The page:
COVID-19 Testing, Dec. 28, 2021

Medical personnel administer COVID-19 tests during a drive-thru event Tuesday at Philip A. Bolen Memorial Park in Leesburg. The event was closed early amid a massive turnout from those seeking to be tested for COVID-19.

For the second time this week, Loudoun’s COVID-19 testing site at the Philip A. Bolen Memorial Park in Leesburg closed early after reaching capacity, county officials wrote in a Thursday statement. Testing was closed to new arrivals at 11:30 a.m., and concluded for the day at approximately 3:35 p.m., after a total of 2,223 people were tested, according to a county spokesperson.

The county announced later Thursday that the scheduled start time for its twice-per-week testing events will be moved up one hour, to 9 a.m., in order to provide residents with more options for testing.

The first two events scheduled for January, on Tuesday, Jan. 4 and Friday, Jan. 7, will again be held at Bolen park in Leesburg. The testing site will close once testing capacity is reached. County officials said they will announce the location of testing events on week-to-week basis based on demand.

Further information on the county’s upcoming testing events as well as registration forms that are required to get tested for COVID-19 are available at

Thursday’s event was scheduled to begin at 10 a.m. and run through 1 p.m., according to a statement issued by the county on Tuesday. The Bolen Park site was instead opened at 7:45 a.m. Thursday to prevent traffic buildup on nearby Sycolin Road, Loudoun County Health Department Director Dr. David Goodfriend wrote in an email to the Times-Mirror on Thursday afternoon.

“Although access closes when we’ve reached physical capacity, the event is actually not completed until all those in line when physical capacity has been reached have completed their testing,” he added. “Those in line at the time of the ‘closure’ will be waiting several hours while we complete testing by the end of the afternoon. The outdoor event needs to be completed in daylight.”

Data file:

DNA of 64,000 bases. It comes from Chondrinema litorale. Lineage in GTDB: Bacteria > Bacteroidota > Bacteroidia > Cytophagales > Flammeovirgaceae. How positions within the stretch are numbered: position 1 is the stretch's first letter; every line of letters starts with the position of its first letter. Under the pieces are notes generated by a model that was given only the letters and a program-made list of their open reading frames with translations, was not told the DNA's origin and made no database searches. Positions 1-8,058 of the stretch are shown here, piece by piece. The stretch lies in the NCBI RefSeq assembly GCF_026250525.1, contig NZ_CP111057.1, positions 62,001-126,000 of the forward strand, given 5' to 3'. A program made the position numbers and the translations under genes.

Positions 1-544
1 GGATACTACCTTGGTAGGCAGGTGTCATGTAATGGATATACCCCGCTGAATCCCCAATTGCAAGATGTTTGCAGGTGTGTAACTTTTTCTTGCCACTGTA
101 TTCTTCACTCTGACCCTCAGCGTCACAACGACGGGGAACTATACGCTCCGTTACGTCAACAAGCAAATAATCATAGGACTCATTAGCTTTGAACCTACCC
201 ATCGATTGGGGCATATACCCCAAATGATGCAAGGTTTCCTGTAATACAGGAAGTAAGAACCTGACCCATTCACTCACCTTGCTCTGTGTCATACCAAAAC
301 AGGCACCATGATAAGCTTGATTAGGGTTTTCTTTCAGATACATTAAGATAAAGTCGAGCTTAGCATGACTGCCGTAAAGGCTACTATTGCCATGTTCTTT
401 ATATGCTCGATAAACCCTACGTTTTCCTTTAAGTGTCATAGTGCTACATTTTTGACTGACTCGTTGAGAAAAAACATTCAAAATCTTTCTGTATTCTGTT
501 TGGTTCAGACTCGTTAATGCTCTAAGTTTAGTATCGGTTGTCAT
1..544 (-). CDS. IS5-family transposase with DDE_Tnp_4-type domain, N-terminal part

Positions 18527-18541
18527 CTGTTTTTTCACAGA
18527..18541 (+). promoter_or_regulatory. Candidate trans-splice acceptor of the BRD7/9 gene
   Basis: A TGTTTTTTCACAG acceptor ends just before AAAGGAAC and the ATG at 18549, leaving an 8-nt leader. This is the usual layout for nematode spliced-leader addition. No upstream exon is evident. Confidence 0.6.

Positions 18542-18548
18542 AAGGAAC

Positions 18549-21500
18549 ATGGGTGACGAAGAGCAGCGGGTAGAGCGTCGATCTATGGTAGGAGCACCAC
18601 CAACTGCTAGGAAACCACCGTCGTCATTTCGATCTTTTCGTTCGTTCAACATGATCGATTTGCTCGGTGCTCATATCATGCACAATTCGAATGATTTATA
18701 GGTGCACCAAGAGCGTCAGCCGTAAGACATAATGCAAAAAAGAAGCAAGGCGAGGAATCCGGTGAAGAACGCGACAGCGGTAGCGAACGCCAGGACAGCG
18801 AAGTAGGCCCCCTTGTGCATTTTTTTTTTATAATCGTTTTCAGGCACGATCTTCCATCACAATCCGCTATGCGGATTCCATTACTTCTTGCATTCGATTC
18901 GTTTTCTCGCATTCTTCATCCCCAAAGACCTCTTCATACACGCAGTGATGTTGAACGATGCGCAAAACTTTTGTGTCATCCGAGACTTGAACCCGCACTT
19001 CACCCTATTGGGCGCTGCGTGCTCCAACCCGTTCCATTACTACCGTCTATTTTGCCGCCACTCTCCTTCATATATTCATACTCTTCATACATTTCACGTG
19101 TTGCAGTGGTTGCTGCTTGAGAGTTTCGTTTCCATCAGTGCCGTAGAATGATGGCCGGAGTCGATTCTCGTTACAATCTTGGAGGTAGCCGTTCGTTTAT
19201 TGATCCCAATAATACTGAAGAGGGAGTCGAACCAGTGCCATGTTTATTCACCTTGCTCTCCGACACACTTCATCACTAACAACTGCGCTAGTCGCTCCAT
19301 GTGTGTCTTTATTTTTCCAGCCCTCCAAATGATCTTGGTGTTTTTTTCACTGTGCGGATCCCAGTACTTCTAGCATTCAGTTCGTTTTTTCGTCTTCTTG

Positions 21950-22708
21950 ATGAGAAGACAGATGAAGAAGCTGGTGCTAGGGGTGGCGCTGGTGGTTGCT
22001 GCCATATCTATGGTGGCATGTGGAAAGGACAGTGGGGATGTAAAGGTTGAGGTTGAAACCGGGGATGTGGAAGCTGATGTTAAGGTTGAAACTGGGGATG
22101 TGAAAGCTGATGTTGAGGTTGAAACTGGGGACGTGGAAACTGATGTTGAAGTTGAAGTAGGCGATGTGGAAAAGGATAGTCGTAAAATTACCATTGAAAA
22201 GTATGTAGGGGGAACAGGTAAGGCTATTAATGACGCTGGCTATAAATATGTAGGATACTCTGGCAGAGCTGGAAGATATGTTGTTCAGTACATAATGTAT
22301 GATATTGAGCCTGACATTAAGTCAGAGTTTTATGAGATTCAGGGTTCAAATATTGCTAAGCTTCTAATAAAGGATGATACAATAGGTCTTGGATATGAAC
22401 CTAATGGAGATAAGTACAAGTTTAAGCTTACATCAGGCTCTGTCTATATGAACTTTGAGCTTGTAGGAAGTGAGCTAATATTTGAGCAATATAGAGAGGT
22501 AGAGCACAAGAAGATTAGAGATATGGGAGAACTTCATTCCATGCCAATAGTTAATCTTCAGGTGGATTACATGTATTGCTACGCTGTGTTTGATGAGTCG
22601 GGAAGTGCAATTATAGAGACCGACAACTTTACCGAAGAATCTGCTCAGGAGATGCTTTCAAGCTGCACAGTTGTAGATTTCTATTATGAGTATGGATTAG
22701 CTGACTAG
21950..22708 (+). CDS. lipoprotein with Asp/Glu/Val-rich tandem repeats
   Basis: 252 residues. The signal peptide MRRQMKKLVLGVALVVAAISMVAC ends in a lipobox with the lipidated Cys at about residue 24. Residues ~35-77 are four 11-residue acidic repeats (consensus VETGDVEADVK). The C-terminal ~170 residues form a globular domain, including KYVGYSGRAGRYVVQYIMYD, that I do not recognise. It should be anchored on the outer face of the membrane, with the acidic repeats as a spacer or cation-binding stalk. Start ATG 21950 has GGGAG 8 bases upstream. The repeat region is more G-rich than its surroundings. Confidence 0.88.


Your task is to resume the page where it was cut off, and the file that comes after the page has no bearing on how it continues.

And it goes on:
County officials will have a final tally on the number of people tested at Thursday’s event at 5 p.m., Goodfriend said. Some 3,000 COVID-19 tests were allocated for Thursday, based on physical and time constraints.

“We are continuing to look at testing options in addition to the current large scale testing events and hope to have them in place later in January,” he said. “This may include smaller scale testing events by appointment and distribution of home testing kits.”

County officials would be publishing further information on Loudoun’s next testing event later on Thursday afternoon, according to Goodfriend.

More than 2,000 individuals were tested at the county’s testing event on Tuesday, Goodfriend wrote. A spokesperson for the county wrote that by the time the testing site closed to new arrivals at 10:15 a.m. on Tuesday, there were approximately 1,000 cars in line waiting to be tested.

The testing limitations follow several days of record-breaking numbers of COVID-19 infections being reported in Loudoun. There were 605 new cases reported in the county on Christmas Eve — then a record high — a record which was broken days later, when 671 new cases reported Wednesday, according to data from the Virginia Department of Health. There were 641 new cases reported Thursday.

Loudoun’s 7-day rolling average of new daily cases per 100,000 residents continued trending upward, increasing from 84.9 cases on Dec. 24, to 122.7 cases on Thursday, VDH data show.

LCPS to resume in-person learning with COVID-19 mitigation measures after winter break

Loudoun County Public Schools will resume in-person learning on Monday, Jan. 3, while continuing to observe COVID-19 mitigation strategies including universal masking and physical distancing, administrators wrote in a Thursday press release.

“LCPS is committed to in-person learning. There are no plans to extend winter break or switch to online instruction,” school officials wrote. “We make decisions related to virtual learning primarily on classroom and school data. This data can change rapidly and families must be prepared in the event that their child’s class or school moves temporarily to virtual learning.”